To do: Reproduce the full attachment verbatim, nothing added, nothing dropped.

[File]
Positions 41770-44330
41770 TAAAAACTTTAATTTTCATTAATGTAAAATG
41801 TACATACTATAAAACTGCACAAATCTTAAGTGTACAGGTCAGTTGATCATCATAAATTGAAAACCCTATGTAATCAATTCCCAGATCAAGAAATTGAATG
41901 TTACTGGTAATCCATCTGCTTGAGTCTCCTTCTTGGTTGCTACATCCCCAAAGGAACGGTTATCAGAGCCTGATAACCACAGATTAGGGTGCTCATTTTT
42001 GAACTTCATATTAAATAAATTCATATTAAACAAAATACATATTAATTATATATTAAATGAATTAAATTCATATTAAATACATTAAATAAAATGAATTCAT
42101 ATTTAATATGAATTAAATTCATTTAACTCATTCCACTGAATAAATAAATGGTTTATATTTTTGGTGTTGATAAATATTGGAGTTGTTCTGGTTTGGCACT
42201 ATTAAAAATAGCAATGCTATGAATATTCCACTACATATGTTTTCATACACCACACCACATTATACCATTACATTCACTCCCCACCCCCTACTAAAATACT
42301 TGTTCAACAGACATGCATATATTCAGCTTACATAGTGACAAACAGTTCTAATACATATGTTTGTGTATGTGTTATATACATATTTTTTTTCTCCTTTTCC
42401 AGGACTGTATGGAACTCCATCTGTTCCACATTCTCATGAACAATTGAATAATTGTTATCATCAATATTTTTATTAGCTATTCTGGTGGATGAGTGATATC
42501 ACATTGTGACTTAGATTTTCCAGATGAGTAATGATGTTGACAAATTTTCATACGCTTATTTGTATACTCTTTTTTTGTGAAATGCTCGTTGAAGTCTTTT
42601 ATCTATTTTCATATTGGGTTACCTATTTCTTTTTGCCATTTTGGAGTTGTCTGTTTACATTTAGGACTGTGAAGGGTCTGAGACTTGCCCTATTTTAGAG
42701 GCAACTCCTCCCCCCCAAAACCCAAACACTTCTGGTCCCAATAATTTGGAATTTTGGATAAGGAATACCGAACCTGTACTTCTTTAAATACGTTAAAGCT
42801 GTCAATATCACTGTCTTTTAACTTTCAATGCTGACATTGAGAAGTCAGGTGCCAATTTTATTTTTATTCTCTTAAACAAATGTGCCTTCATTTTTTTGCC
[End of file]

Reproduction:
Positions 41770-44330
41770 TAAAAACTTTAATTTTCATTAATGTAAAATG
41801 TACATACTATAAAACTGCACAAATCTTAAGTGTACAGGTCAGTTGATCATCATAAATTGAAAACCCTATGTAATCAATTCCCAGATCAAGAAATTGAATG
41901 TTACTGGTAATCCATCTGCTTGAGTCTCCTTCTTGGTTGCTACATCCCCAAAGGAACGGTTATCAGAGCCTGATAACCACAGATTAGGGTGCTCATTTTT
42001 GAACTTCATATTAAATAAATTCATATTAAACAAAATACATATTAATTATATATTAAATGAATTAAATTCATATTAAATACATTAAATAAAATGAATTCAT
42101 ATTTAATATGAATTAAATTCATTTAACTCATTCCACTGAATAAATAAATGGTTTATATTTTTGGTGTTGATAAATATTGGAGTTGTTCTGGTTTGGCACT
42201 ATTAAAAATAGCAATGCTATGAATATTCCACTACATATGTTTTCATACACCACACCACATTATACCATTACATTCACTCCCCACCCCCTACTAAAATACT
42301 TGTTCAACAGACATGCATATATTCAGCTTACATAGTGACAAACAGTTCTAATACATATGTTTGTGTATGTGTTATATACATATTTTTTTTCTCCTTTTCC
42401 AGGACTGTATGGAACTCCATCTGTTCCACATTCTCATGAACAATTGAATAATTGTTATCATCAATATTTTTATTAGCTATTCTGGTGGATGAGTGATATC
42501 ACATTGTGACTTAGATTTTCCAGATGAGTAATGATGTTGACAAATTTTCATACGCTTATTTGTATACTCTTTTTTTGTGAAATGCTCGTTGAAGTCTTTT
42601 ATCTATTTTCATATTGGGTTACCTATTTCTTTTTGCCATTTTGGAGTTGTCTGTTTACATTTAGGACTGTGAAGGGTCTGAGACTTGCCCTATTTTAGAG
42701 GCAACTCCTCCCCCCCAAAACCCAAACACTTCTGGTCCCAATAATTTGGAATTTTGGATAAGGAATACCGAACCTGTACTTCTTTAAATACGTTAAAGCT
42801 GTCAATATCACTGTCTTTTAACTTTCAATGCTGACATTGAGAAGTCAGGTGCCAATTTTATTTTTATTCTCTTAAACAAATGTGCCTTCATTTTTTTGCC